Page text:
Former U.S. Senator John Danforth, an ordained Episcopal priest, helps lead a procession following the funeral for Missouri Auditor Tom Schweich at the Church of St. Michael and St. George in Clayton, Missouri on March 3, 2015. The 54-year-old Republican auditor fatally shot himself at his home on February 26. Scweich, a candidate for Missouri Governor was the target of a radio ad that ridiculed his appearancence and accused him of being a pawn for the Democrats. Photo by Bill Greenblatt/UPI

Former U.S. Senator John Danforth, an ordained Episcopal priest, helps lead a procession following the funeral for Missouri Auditor Tom Schweich at the Church of St. Michael and St. George in Clayton, Missouri on March 3, 2015. The 54-year-old Republican auditor fatally shot himself at his home on February 26. Scweich, a candidate for Missouri Governor was the target of a radio ad that ridiculed his appearancence and accused him of being a pawn for the Democrats. Photo by Bill Greenblatt/UPI

A memorial service was held for Schweich, Missouri’s Auditor and a candidate for governor, this morning at the Church of St. Michael and St. George in Clayton, the Episcopal church where Schweich was a member. Schweich died Thursday morning in what police are investigating as an apparent suicide.

Former U.S. Senator John Danforth, an Episcopal minister, delivered the eulogy, printed in its entirety by the St. Louis Post-Dispatch.

Danforth said Schweich was “upset” about a radio commercial that had attacked his physical appearance, but his greater concern was his belief that political opponents within the Republican Party were saying privately that he was Jewish — a so-called “whispering campaign” that Schweich believed was intended to hurt him among Evangelical Christian voters in the Republican party.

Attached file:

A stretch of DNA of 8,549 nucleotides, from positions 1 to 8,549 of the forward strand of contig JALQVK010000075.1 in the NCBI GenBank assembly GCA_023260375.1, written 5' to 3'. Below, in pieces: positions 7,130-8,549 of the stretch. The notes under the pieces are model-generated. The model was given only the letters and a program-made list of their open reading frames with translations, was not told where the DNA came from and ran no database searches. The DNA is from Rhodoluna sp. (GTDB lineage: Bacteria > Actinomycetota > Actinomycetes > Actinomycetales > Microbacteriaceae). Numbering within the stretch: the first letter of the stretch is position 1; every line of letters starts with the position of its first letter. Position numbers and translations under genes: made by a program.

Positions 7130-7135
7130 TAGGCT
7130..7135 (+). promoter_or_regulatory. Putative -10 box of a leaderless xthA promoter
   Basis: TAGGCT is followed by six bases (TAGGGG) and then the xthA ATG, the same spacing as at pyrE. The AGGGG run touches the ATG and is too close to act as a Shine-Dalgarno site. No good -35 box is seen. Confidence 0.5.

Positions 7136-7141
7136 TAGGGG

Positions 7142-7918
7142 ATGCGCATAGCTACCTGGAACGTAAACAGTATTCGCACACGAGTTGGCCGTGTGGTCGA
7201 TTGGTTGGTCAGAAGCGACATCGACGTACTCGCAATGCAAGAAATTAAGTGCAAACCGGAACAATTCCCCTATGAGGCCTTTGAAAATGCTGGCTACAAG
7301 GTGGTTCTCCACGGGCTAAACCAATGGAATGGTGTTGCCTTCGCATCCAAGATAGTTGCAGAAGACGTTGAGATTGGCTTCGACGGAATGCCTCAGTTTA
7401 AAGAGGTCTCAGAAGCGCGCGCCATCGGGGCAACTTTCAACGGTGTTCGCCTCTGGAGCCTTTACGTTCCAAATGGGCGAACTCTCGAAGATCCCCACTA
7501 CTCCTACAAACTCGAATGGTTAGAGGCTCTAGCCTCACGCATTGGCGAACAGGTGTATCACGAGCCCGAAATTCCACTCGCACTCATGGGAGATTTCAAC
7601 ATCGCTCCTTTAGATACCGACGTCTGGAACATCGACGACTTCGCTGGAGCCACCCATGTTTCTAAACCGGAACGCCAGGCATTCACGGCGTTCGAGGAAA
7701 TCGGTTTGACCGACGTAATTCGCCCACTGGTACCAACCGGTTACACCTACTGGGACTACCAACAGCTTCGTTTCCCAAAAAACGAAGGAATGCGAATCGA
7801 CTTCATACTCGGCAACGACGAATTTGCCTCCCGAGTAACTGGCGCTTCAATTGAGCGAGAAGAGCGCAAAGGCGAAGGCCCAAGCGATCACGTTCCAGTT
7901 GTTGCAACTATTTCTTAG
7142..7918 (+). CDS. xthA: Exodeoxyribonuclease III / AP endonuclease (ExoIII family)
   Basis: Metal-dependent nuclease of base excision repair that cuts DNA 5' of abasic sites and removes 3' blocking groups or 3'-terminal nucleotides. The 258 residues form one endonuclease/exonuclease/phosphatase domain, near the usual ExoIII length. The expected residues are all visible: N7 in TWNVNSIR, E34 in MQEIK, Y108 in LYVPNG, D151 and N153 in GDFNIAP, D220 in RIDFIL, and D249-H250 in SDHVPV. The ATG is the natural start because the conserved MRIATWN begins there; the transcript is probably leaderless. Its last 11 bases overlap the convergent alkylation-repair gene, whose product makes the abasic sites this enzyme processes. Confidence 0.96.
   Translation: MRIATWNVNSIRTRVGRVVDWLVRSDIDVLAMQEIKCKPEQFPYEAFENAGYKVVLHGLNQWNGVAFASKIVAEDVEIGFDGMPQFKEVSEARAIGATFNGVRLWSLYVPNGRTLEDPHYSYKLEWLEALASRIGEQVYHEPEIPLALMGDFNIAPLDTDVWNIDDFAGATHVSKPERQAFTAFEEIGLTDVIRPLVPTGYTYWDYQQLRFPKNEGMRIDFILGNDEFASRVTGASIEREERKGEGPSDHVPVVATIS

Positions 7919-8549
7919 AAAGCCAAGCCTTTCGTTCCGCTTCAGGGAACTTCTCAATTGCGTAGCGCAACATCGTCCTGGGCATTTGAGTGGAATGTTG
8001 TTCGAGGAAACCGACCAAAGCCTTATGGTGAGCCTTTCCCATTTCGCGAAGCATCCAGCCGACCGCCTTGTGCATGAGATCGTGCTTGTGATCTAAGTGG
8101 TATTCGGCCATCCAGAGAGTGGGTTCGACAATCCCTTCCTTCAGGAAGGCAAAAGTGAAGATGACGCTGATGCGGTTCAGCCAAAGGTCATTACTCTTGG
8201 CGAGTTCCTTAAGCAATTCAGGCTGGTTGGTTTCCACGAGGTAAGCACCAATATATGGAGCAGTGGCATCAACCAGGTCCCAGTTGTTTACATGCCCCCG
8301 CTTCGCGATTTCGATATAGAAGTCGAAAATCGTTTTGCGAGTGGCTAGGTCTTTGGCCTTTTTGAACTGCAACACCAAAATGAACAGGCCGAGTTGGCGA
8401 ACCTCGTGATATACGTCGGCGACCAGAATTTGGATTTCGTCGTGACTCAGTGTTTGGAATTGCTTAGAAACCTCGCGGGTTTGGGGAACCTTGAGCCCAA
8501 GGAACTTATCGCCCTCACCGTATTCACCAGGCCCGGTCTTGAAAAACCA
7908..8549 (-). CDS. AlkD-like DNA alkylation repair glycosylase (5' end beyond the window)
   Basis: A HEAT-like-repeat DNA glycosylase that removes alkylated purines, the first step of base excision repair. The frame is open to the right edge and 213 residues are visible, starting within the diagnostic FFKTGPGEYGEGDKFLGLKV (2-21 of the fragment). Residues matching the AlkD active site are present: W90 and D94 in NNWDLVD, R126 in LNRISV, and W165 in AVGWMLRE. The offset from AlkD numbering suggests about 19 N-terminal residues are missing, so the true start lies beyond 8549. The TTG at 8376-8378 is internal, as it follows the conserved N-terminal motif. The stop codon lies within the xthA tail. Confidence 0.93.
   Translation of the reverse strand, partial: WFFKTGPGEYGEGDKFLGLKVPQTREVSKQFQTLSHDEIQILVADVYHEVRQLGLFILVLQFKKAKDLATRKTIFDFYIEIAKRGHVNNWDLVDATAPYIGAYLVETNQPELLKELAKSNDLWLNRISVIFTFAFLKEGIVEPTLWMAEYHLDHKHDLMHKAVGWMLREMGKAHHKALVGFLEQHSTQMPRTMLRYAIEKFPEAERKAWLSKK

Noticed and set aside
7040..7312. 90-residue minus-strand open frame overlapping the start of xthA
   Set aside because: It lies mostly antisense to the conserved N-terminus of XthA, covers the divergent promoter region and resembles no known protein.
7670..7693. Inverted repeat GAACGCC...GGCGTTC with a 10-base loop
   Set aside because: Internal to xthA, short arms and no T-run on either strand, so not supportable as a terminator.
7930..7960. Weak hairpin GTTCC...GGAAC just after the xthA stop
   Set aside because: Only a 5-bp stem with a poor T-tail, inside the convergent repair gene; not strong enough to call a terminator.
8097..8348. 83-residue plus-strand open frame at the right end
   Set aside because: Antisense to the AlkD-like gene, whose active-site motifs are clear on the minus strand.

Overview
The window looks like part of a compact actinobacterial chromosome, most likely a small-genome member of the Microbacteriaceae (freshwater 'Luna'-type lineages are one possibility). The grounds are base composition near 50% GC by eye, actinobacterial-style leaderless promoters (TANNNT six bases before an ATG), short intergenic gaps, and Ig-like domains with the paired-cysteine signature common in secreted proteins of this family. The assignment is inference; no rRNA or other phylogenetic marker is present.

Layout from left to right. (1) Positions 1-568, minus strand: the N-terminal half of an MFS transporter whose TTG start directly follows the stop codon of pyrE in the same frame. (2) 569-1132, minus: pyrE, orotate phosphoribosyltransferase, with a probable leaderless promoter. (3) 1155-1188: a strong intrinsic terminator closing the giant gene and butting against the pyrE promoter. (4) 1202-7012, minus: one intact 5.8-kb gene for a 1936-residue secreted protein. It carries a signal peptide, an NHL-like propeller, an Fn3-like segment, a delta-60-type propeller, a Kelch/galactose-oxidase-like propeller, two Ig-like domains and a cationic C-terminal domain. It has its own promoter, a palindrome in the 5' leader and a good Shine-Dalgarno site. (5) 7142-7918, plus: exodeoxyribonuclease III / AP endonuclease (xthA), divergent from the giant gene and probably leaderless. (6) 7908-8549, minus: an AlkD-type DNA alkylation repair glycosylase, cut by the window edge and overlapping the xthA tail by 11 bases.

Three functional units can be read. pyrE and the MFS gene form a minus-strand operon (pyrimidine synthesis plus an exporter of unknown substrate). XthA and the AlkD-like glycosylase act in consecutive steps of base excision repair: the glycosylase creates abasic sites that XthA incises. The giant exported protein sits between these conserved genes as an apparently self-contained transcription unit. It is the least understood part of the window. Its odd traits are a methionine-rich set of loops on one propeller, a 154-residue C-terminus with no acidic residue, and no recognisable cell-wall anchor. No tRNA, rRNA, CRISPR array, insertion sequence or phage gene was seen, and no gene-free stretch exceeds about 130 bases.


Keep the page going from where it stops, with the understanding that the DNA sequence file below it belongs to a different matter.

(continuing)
“This was more of an expression of personal hurt as with the radio ad,” said Danforth. “This was righteous indignation against what he saw as a terrible wrong. And what he saw was wrong is anti-Semitism.”

“Tom told me of his Jewish grandfather who taught him about anti-Semitism, and told him that anytime Tom Saw it he had to confront it, so Tom believed that was exactly what he must do,” Danforth said. “There was no hint by Tom that this was about him or his campaign. It was about confronting bigotry.”

Danforth decried the radio ad, which said Schweich resembled fictional character Barney Fife, was “bullying,” and called the person behind it a “bully.”

The ad was sponsored by the political action committee Citizens for Fairness in Missouri. The Post-Dispatch reports its deputy treasurer was, until February 16, James C. Thomas III, the campaign treasurer for the campaign of Schweich’s primary Republican opponent in the race for governor, Catherine Hanaway.

“We will see bullies for who they are,” said Danforth. “We will no longer let them hide behind their anonymous pseudo-committees.”

“Since Thursday some good people have said, ‘Well, that’s just politics,’ and Tom should have been less sensitive; he should have been tougher, and he should have been able to take it,” Danforth observed. “Well, that is accepting politics in its present state and that we cannot do. It amounts to blaming the victim, and it creates a new normal, where politics is only for the tough and the crude and the calloused.”

“Indeed, if this is what politics has become,” Danforth continued, “what decent person would want to get into it? We should encourage normal people – yes, sensitive people – to seek public office, not drive them away.”
Danforth closed his eulogy by calling for an end to the type of political campaigning he said had hurt his friend.

“I believe deep in my heart that it’s now our duty, yours and mine, to turn politics into something much better than its now so miserable state,” said Danforth.

Related story:  Missouri senator calls for end to negative ads after Schweich’s death

Missourians, elected officials voice opposition to Fort Leonard Wood cuts

Missouri’s top elected officials, more than a third of its state legislature, and some 2,000 Missourians turned out at Fort Leonard Wood Monday night to urge the Army not to cut up to 5,400 military and civilian jobs there by 2020.

A standing room only crowd turned out for the listening session to discuss the proposed cutting of up to 5,400 jobs at Fort Leonard Wood.  (Courtesy; U.S. Rep. Vicky Hartzler on Twitter, @RepHartzler)